Friday, November 18, 2011

More 'Lost children' - missionaries abducting children in Canada (as in Australia)

18th nov 2011 CE

a major part of 'inculturation': "kill the Indian [sic] in the child"

this is being done in india too. do not send your children to missionary schools.

---------- Forwarded message ----------
From: Radha Rajan
Date: Sat, Nov 19, 2011 at 6:52 AM
Subject: More 'Lost children' - this time Canada

More Canadians need to know about our "dark chapter" of residential schools

By Charlotte Kingston
Sheldon Chumir Foundation
Troy Media
Wednesday, June 8, 2011

Calgary, AB, June 8, 2011 (Troy Media) - June 11 marks the third anniversary of the Government of Canada's apology to survivors of Indian Residential Schools. On this day, the federal government recognized that "the legacy of Indian Residential Schools has contributed to social problems that continue to exist in many communities today."

The anniversary should remind non-aboriginal Canadians of how far we have come in our relationship with first peoples, and of how very far we have left to go. But that will require that many more non-aboriginal Canadians become aware of the history and consequences of this period in our history. This lack of awareness must be rectified if the apology is to lead to meaningful change, rather than becoming a historical footnote.

History of residential schools

From 1831 to 1996, more than 150,000 First Nations, Inuit and Metis children were taken from their communities and sent to one of the 130 federally-funded boarding schools administered by Catholic, United and Anglican Church authorities. For decades there was no choice: if families did not hand over their children, they were forcibly seized. The "aggressive assimilation" policies pursued by the government and the schools sought to stamp out aboriginal language, culture and spiritual beliefs in order to "kill the Indian in the child," as Duncan Campbell Scott, Head of Indian Affairs, wrote in 1920.

The record of death and abuse in these schools is well documented. As early as 1909 Dr. Peter Bryce reported that mortality rates at residential schools in Western Canada ranged from 30 to 60 per cent. Over time, more than 12,000 individual allegations of physical and sexual abuse were brought to Canada's courts.

Survivors of Canada's residential school system do not speak of injury only to themselves. They tell of the effect their turning to drugs and alcohol to deal with those injuries has had on their own children and families. They talk about the loss of language, cultural traditions and the spirituality that was once the life blood of their communities. They know too well the consequences for children of being born to a generation of parents without any experience of being parented themselves. In these ways, the "dark chapter" of Indian Residential Schools lives on today.

Ignorance of history obscures present

Yet less than one third of Canadians are familiar with the history of Indian Residential Schools, according to national surveys by the Aboriginal Healing Foundation.

This lack of knowledge is dangerous because history and historical myths shape contemporary actions and attitudes. Though most non-aboriginal Canadians are blind to the legacy of residential schooling, assumptions continue to be made about the causes and prescriptions for the ongoing vulnerability and marginalization of first peoples. Yet, where we misdiagnose the problem, we are likely to incorrectly treat the symptoms.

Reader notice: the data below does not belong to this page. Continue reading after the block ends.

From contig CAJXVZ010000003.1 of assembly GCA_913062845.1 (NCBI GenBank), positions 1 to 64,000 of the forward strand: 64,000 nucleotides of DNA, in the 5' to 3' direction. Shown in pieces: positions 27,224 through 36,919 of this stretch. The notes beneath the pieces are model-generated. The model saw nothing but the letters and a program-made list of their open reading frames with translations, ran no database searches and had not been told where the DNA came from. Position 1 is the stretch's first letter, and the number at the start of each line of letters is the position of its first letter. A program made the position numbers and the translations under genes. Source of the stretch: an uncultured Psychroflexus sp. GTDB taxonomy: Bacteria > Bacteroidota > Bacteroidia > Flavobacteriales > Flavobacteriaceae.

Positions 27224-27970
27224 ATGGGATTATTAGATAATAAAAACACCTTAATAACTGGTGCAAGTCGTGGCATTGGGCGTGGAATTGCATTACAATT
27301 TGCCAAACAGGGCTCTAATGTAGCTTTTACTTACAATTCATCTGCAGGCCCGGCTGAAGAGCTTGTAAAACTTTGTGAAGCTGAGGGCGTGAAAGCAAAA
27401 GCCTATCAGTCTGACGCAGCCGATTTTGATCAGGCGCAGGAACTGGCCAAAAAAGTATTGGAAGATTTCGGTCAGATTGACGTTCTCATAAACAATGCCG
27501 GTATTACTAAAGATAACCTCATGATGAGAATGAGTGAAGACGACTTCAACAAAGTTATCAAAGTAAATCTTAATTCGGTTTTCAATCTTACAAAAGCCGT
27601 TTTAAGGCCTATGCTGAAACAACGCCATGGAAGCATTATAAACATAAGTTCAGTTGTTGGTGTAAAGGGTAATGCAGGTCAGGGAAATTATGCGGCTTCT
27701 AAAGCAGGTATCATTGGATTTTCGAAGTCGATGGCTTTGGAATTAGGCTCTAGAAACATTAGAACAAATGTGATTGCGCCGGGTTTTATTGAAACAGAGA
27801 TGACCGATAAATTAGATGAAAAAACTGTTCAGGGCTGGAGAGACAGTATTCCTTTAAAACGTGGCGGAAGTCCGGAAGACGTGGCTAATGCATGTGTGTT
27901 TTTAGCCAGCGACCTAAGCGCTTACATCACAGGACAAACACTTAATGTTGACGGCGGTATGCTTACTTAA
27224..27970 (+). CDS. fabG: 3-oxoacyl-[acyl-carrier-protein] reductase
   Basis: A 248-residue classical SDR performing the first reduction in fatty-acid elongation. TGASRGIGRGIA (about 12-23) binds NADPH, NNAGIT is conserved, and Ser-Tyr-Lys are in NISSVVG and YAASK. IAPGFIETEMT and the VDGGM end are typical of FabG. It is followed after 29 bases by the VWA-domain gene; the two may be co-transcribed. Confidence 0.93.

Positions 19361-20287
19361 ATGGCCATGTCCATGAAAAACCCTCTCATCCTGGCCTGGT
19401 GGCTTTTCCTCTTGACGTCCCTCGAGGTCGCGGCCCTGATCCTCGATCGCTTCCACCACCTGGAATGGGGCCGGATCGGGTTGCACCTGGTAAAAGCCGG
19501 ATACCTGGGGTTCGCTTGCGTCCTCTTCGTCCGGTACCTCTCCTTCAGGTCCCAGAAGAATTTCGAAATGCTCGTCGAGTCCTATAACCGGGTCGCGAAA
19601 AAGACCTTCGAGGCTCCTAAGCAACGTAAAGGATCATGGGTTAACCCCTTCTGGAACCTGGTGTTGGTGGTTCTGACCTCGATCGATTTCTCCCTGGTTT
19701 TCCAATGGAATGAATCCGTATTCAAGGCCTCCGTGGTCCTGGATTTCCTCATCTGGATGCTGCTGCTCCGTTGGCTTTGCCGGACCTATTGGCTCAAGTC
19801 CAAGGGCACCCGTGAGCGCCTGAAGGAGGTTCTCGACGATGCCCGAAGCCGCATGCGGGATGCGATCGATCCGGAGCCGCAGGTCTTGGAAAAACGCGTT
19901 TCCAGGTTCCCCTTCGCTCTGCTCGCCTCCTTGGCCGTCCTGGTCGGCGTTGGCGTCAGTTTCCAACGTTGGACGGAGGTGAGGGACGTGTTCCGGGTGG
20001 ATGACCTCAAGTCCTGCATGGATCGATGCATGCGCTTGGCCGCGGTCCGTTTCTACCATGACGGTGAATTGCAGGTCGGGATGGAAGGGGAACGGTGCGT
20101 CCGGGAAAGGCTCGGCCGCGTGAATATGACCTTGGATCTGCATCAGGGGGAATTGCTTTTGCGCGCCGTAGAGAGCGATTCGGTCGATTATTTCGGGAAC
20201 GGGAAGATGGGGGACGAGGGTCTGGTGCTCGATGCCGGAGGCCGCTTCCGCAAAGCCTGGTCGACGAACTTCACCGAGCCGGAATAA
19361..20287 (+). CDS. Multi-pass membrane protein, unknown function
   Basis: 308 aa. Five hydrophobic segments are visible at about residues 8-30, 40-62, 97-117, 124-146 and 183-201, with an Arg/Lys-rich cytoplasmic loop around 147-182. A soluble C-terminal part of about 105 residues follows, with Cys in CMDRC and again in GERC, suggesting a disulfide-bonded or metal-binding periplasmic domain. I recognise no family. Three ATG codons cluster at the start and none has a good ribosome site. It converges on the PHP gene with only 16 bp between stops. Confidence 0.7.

Many people continue to argue that no good can come from opening old wounds or that we are not responsible for the sins of the past. This is wrong, because where it is evident that the past continues to affect the present we have an ethical imperative to know the truth and to act appropriately on it.

Tackling the darkest chapters of our history is a demanding task. We cannot deny or shy away from a time when systemic racism and discrimination were the norm. For Canadians, the history of Indian Residential Schools must be recalled so that we can deal with its effects.

First truth, then reconciliation

Through the work of the Truth and Reconciliation Commission (TRC), the government of Canada has created an opportunity for Canadians to better understand our history. Unfortunately, the biggest problem the TRC faces is bringing non-aboriginal Canadians into the conversation. "Our audience is not survivors. It is all Canadians. The rest of Canada cannot think this is just about survivors telling their truth, having a measure of catharsis, and that's it. It's about healing Canada's amnesia . . .," explains Commissioner Marie Wilson. The ethical imperative rests not only with government but with each individual.. All Canadians must engage this difficult past if we hope for a healthier and more cohesive future. There can be no reconciliation without remembrance.

Let the June 11 anniversary of the apology to Residential School survivors be a reminder to all Canadians of the need to learn more about this dark chapter of our history and to reflect on what it means for our collective present and our future.

Charlotte Kingston is an intern with the Sheldon Chumir Foundation for Ethics in Leadership.

Related posts:

It's time to focus on Aboriginal healing

Let's get over the collective apology thing; it's not all that helpful

Aboriginal Canadians should have rights to their land

Native Canadians denied true democracy

Canadians should ignore Europe's misgivings about multiculturalism

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